09 October 2002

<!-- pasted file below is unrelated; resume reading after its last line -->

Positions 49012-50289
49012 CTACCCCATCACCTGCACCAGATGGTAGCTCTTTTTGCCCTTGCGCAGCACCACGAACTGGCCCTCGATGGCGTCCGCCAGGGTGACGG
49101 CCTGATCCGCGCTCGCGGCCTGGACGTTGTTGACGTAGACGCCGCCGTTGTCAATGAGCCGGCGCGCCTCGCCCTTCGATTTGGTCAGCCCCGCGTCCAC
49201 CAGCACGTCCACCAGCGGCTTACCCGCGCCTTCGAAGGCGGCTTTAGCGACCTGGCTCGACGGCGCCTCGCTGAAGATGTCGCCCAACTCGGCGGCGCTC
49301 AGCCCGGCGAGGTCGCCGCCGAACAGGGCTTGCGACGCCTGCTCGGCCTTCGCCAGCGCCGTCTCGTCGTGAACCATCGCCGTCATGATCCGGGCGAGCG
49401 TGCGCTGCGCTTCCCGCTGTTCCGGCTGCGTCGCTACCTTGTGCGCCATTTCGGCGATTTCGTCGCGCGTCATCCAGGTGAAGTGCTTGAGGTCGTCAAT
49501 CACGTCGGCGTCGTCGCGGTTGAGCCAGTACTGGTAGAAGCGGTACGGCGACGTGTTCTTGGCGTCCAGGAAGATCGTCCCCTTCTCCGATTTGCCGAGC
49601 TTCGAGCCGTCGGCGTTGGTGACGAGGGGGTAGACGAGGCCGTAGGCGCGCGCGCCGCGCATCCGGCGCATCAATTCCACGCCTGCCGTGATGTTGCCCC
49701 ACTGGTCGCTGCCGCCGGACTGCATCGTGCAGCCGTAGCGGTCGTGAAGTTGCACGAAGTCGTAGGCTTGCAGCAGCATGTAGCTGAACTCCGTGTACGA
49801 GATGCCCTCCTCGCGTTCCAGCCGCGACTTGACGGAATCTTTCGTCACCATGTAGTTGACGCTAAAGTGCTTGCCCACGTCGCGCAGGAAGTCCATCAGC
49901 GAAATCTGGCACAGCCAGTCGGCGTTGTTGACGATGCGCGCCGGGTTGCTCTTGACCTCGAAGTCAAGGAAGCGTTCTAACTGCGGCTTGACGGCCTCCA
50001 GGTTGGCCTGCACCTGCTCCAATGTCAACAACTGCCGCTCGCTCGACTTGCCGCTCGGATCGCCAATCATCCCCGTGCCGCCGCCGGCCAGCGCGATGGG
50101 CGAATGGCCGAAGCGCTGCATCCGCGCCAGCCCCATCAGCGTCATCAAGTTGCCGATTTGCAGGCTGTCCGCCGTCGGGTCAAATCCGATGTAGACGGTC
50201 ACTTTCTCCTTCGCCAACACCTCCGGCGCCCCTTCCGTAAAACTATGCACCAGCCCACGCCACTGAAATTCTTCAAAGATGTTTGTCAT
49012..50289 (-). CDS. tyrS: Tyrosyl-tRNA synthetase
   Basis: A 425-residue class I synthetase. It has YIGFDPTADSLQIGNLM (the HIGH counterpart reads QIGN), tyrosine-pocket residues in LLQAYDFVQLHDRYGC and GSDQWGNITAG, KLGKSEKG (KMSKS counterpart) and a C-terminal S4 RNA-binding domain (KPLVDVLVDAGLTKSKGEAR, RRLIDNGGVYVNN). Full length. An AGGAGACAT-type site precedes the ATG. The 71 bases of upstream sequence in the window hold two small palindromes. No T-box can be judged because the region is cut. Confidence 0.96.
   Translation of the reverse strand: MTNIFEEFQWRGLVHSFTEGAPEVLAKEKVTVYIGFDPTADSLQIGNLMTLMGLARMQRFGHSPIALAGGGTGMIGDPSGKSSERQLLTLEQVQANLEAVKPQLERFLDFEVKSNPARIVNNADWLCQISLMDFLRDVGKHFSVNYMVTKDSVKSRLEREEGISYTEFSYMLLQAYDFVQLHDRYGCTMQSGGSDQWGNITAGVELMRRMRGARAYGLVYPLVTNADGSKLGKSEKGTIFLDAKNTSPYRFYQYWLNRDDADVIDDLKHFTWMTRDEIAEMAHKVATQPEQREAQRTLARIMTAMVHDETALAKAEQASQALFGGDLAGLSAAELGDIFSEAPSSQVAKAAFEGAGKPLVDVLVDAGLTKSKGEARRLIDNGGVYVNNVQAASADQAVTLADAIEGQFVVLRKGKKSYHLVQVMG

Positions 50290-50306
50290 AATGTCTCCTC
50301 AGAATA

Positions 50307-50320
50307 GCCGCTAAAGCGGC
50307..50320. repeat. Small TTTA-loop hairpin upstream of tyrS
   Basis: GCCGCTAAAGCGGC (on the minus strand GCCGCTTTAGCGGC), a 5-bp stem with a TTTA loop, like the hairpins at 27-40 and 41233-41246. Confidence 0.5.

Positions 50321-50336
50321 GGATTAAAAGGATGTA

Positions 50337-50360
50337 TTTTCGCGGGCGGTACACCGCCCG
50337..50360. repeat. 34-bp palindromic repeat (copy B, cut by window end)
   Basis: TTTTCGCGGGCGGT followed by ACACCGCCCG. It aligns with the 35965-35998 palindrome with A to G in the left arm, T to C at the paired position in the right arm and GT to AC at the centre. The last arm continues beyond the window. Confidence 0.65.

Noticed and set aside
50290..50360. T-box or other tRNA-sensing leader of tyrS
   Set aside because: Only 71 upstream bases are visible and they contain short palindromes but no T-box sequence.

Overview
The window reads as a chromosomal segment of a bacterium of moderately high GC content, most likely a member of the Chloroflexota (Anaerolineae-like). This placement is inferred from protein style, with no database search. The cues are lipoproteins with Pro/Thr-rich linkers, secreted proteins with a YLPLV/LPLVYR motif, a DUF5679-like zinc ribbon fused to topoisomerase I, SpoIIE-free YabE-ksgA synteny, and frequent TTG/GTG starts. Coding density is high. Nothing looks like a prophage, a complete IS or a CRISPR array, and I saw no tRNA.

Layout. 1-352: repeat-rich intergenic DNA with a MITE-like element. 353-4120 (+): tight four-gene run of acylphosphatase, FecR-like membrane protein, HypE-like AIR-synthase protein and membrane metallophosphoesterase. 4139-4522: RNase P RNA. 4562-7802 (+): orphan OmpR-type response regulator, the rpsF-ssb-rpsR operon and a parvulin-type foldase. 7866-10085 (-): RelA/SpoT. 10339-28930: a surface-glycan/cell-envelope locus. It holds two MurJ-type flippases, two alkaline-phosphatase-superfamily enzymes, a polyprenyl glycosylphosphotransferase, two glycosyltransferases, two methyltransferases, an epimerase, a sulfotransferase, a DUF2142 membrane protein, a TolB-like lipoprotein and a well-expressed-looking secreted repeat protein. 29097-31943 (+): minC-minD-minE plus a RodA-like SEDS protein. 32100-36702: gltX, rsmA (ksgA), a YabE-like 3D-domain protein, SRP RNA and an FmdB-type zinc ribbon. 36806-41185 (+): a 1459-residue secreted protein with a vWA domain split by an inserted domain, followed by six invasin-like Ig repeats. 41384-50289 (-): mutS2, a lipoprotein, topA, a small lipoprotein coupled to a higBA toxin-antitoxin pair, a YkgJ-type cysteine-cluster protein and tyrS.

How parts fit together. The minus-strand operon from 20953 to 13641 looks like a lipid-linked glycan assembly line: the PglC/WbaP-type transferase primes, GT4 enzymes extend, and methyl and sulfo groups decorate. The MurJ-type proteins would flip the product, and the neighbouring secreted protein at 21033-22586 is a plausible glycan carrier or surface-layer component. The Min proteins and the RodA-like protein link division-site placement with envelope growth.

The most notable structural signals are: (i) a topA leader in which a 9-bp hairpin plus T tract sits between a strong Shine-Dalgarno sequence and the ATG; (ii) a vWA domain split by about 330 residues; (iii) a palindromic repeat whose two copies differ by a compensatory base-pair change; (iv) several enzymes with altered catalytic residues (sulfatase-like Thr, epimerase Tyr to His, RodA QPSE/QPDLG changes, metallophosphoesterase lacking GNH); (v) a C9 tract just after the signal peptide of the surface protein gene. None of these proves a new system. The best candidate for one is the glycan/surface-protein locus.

Myofibroblast differentiation characterizes a prominent cellular phenotype identified in experimental models of progressive kidney disease and human kidney biopsies. Mesangial cells, tubulointerstitial fibroblasts and, perhaps, tubular epithelial cells undergo myofibroblast differentiation, a process characterized by α-actin expression, synthesis of interstitial collagens and a growth response. Inhibition of myofibroblast differentiation could prevent kidney disease progression but may be difficult to accomplish, since inhibition of multiple signaling pathways would be required. Cell biology advances have enabled a better understanding of how information from many microenvironmental stimuli are integrated by spatial compartmentalization of extracellular receptors and cytosolic signaling molecules within specialized plasma membrane domains, such as focal adhesions and lipid rafts. We review this information and hypothesize that myofibroblast differentiation of renal cells can only proceed if the spatial arrangement of intracellular molecules, in large part determined by extracellular matrix-regulated cytoskeletal organization, permits activation of appropriate signaling pathways by soluble molecules interacting with receptors in specialized plasma membrane microdomains. If proven, this hypothesis suggests targeting key molecules within adhesion complexes and rafts (in some cases with drugs that are already clinically available) may provide more effective therapy for kidney disease progression.